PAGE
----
As reported two weeks ago in The Economist, the Karachi Stock Exchange (KSE) has boomed for the past two years, with returns over 40 percent, albeit on rather low volume. The article cites a range of factors for the KSE’s strong performance, including investors’ appetites for risky markets, a new IMF loan for Pakistan, and general optimism after the country’s reasonably peaceful elections in May. Those elections marked the first time that a democratically-elected government served out its full term and handed over power to another civilian government.
On top of that, the new PML(N) government is considered largely pro-business, both by the local private sector and international observers. PML(N) came into office having made a wide range of assurances on needed economic reforms, and as CIPE’s Pakistan Country Director Moin Fudda has written, it was the business community that was instrumental in pushing the political parties to offer concrete policy platforms in the run-up to the May elections.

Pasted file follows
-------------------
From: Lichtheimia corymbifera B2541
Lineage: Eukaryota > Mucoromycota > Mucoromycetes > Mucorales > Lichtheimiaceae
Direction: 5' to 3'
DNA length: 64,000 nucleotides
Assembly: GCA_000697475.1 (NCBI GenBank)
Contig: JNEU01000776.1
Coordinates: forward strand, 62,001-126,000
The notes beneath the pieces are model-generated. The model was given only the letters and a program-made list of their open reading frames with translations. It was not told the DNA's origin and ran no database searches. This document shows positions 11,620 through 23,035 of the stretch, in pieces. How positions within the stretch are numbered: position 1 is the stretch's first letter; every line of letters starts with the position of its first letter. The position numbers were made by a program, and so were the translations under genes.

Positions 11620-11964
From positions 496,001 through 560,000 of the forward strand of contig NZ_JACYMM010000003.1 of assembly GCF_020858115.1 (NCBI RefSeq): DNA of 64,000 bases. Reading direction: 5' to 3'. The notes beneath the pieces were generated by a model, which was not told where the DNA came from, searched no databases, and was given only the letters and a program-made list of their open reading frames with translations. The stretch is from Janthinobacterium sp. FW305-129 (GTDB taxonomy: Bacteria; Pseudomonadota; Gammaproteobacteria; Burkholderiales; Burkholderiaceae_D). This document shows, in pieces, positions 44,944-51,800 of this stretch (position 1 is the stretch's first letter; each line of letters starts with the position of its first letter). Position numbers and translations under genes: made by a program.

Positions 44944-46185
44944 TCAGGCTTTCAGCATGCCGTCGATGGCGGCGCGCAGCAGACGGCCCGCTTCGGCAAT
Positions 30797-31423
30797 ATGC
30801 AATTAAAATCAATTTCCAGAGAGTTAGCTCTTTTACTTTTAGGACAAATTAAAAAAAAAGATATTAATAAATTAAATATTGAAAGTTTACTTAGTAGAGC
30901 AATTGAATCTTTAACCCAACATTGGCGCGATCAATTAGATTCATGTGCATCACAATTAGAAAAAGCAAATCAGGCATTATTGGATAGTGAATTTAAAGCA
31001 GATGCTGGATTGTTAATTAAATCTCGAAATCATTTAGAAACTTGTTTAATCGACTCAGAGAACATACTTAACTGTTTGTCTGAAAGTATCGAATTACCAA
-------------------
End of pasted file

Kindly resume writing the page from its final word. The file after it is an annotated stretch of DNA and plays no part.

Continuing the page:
But digging deeper shows that caution is in order. The $5.3 billion IMF package still requires approval by the Fund’s board in September, and the government must show that it can deliver on a long list of preconditions. Among those are reforms to the crippled energy sector. But in a recent meeting of the Council of Common Interests, which brings together leaders of the four provinces with key federal ministers, agreement on the PML(N) national energy plan was deferred for further discussion.